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ນາຍພົນຈີນ ກ່າວວ່າ ໝູ່ເກາະດອນທຽມ ສ້າງຂື້ນເພື່ອຊ່ວຍ ໃນການເດີນເຮືອ

China South China Sea
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ນາຍ​ພົນ​ອະ​ວຸໂສ​ຈີນຄົນ​ໜຶ່ງ​ ໄດ້ໃຫ້​ຄຳ​ໝັ້ນ​ສັນຍາ​ ໃນ​ວັນເສົາ​
ມື້​ນີ້ວ່າ ບັນດາເກາະດອນ ​ທີ່ຈີນສ້າງ​ຂື້ນ ຢູ່​ທະ​ເລ​ຈີນ​ໃຕ້ ຈະ​ບໍ່​
​ຊ່ວຍ​ໃນ​ການ​ເດີນ​ເຮືອ ຜ່ານ​ເຂດນ່ານ​ນຳ້​ທີ່ຍັງ​ມີ​ການ​ໂຕ້​ຖຽງ

ນາຍ​ພົນ Fan Changlong ຮ​ອງປະ​ທານກຳມາທິການສູນກາງທາງທະຫານ ​ທີ່ມີອິດ
ທິພົນຂອງຈີນ ​ໄດ້ໃຫ້ຄວາມເຫັນດັ່ງກ່າວຢູ່ໃນກອງ​ປະຊຸມຂົງ​ເຂດທີ່ຈັດຂຶ້ນຢູ່ນະຄອນ
ຫລວງ​ຈີນ ບ່ອນ​ທີ່​ບັນດາ​ລັດ​ຖະມົນຕີ​ປ້ອງ​ກັນ​ປະ​ເທດບັນດາປະເທດໃນເຂດເອເຊຍ
ຕາເວັນອອກສຽງໃຕ້​ ​ໄດ້ພາກັນໄປ​ເຕົ້າ​ໂຮມ​ກັນນັ້ນ.

ນາຍ​ພົນ Fan ກ່າວ​ຢູ່​ໃນ​ຄຳ​ປາ​ໄສຕໍ່​ກອງ​ປະຊຸ​ມ Xiangshan ວ່າ “ພວກ​ເຮົາຈະບໍ່​ໃຊ້
ກຳລັງ ແບບຂາດຄວາມຮັບຜິດຊອບເດັດຂາດ ແມ່ນກະທັງກ່ຽວກັບບັນຫາອະທິປະໄຕ
​ແລະ​ເຮົາ​ປະຕິບັດ​ຢ່າງ​ດີ​ສຸດ ​ເພື່ອ​ຫລີກ​ຫລ່ຽງການ​ຂັດ​ແຍ້​ງທີ່​ບໍ່​ຄາດ​ຝັນ.”

ທ່ານກ່າວຕື່ມວ່າ “ບັນດາ​ເກາະດອນເຫຼົ່ານີ້ ຈະ​ບໍ່​ເປັນ​ຜົນ​ກະທົບ ​ຕໍ່​ເສລີພາບໃນ ການ​
ເດີນ​ເຮືອ​ ຢູ່ທະ​ເລ​ຈີນ​ໃຕ້. ແຕ່ແທນ​ທີ່ ມັນ​ຈະ​ຊ່ວຍພວກ​ເຮົາ ​ໃຫ້ການ​ຊ່ວ​ຍ ເຫລືອ​ທີ່ດີ
ຂຶ້ນແກ່​ສາທາລະນະ​ຊົນ ​ໃນ​ການ​ເດີນ​ເຮືອ ​ແລະ​ການຜະ​ລິດ​.”

​ເພື່ອເປັນ​ຫລັກ​ຖານກ່ຽວກັບ​ຄວາມ​ຕັ້ງ​ໃຈໃນທາງສັນຕິນັ້ນ ທ່ານ Fan ​ໄດ້​ຊີ້​ໃຫ້ເຫັນເຖິງ
​ການ​ກໍ່​ສ້າງຫວ່າງ​ມໍ່ໆ​ມາ​ນີ້ ​ຂອງ​ຫໍສົ່ງສັນ​ຍານ​ ສອງ​ຫລັງ ຢູ່ໃນເກາະ ທຽມ ຊຶ່ງທ່ານ​ກ່າວ
​ວ່າ ​“ໄດ້​ເລີ້ມ​ໃຫ້ບໍລິການໃນການ​ເດີນ​ເຮືອ​ແກ່ທຸກໆ​ປະ​ເທດ​.”

​ນັ້ນ ​ໄດ້ກໍ່ໃຫ້ເກີດມີຄວາມ​ເຄັ່ງ​ຕືງ​ເພີ້ມຂື້ນຢູ່​ໃນທະ​ເລ​ຈີນ​ໃຕ້ບ່ອນ​ທີ່​ຫຼາຍໆປະ​ເທດ ໃນ
ເຂດເອ​ເຊຍ​ອາຄະ​ເນ ​ຕ່າງກໍອ້າງກຳມະສິດແຂ່ງ​ກັບ​ຈີນນັ້ນ.

A senior Chinese general vowed Saturday that China's man-made islands in the South China Sea will not impact freedom of navigation, but were meant instead to aid shipping through the disputed waterway.

General Fan Changlong, a vice chairman in China's powerful Central Military Commission, made the comments at a regional forum in the Chinese capital, where Southeast Asian defense ministers have gathered.

"We will never recklessly resort to the use of force, even on issues of sovereignty, and have done our utmost to avoid unexpected conflicts," said the general in a speech at the Xiangshan Forum.

"(The islands) will not affect freedom of navigation in the South China Sea," he added. "Instead, they will enable us to provide better public services to aid navigation and production."

As evidence of alleged peaceful intentions, Fan pointed to the recent construction of two lighthouses on the artificial islands. The lighthouses, he said, "have already begun to provide navigation services to all nations."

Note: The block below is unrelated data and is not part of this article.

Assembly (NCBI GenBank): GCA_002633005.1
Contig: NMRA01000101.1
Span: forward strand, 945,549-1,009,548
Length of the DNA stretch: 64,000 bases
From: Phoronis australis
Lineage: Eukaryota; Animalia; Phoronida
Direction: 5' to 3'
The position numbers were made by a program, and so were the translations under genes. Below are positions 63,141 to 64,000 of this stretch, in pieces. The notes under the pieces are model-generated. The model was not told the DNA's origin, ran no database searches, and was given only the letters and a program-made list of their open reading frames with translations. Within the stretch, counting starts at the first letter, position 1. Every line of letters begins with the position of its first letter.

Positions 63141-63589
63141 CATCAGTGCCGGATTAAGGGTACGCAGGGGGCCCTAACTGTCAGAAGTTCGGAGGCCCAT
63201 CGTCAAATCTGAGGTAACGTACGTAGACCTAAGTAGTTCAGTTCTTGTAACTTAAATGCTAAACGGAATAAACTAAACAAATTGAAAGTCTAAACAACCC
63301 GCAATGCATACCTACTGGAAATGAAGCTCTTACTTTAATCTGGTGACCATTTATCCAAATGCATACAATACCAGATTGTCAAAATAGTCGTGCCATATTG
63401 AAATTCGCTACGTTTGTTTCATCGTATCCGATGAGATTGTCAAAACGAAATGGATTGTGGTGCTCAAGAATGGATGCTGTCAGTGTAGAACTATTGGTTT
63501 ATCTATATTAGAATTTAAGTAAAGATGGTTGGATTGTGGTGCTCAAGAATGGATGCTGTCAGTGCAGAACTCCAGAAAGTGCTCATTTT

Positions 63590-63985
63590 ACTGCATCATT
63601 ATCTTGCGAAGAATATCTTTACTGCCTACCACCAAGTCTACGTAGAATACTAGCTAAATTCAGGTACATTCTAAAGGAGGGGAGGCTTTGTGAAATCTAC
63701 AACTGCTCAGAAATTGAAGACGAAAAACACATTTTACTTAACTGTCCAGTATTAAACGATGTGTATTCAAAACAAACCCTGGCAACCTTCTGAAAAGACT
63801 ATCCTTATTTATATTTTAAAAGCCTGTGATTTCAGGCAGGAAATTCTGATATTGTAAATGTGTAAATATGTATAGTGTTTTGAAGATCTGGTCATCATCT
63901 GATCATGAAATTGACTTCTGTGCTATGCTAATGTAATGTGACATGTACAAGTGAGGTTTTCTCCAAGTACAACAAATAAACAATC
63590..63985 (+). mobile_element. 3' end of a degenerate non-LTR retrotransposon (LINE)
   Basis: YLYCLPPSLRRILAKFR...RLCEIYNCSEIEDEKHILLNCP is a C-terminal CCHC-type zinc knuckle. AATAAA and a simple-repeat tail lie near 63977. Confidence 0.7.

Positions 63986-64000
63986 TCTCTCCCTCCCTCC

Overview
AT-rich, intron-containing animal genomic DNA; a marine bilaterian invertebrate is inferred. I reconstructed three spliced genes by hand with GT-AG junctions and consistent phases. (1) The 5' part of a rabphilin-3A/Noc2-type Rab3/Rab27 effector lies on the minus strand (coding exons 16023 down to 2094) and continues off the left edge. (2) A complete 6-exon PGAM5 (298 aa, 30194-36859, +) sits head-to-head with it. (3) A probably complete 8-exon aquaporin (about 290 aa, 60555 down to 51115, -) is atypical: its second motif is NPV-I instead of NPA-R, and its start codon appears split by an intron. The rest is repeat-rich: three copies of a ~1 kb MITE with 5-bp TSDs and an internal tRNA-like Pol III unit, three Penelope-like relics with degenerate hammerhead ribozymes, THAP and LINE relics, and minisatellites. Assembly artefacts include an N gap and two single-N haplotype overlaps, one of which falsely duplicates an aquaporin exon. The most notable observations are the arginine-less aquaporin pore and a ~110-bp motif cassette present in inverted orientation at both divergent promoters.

The islands, as well as the apparent military dimension of construction on them, has further raised tensions in the South China Sea, where several Southeast Asian countries have competing claims with China.

Satellite images suggest China has built airstrips long enough to handle warplanes, as well as harbors and state-of-the-art radar and weapons-tracking facilities on the islands.

The U.S. views the island-building as destabilizing and has called on China to stop the projects. Pentagon officials are also threatening to sail military ships within the 22-kilometer territorial zones surrounding the islands.

The move, billed by U.S. officials as a "freedom of navigation operation," would be seen by many as a direct challenge to China's sovereignty claims. China has repeatedly warned the U.S. against conducting the missions.

Admiral John Richardson, the U.S. chief of naval operations, said Thursday the operation would be consistent with international law.

"I don't see how this can be interpreted as provocative or anything. They are just steaming in international waters," Richardson told reporters in Tokyo. "So I think from our standpoint, we would see these as part of our normal business as a global navy."

The Philippines, Vietnam, Taiwan, Malaysia and Brunei all have overlapping claims with China in the South China Sea, a resource-rich area through which $5 trillion worth of goods move across each year.

The U.S. says it does not take a position on the territorial disputes, but has condemned what it sees as China's increasingly aggressive behavior toward its neighbors in the area.

Washington has also developed closer military ties with many Asian countries, including some that have competing territorial claims with China.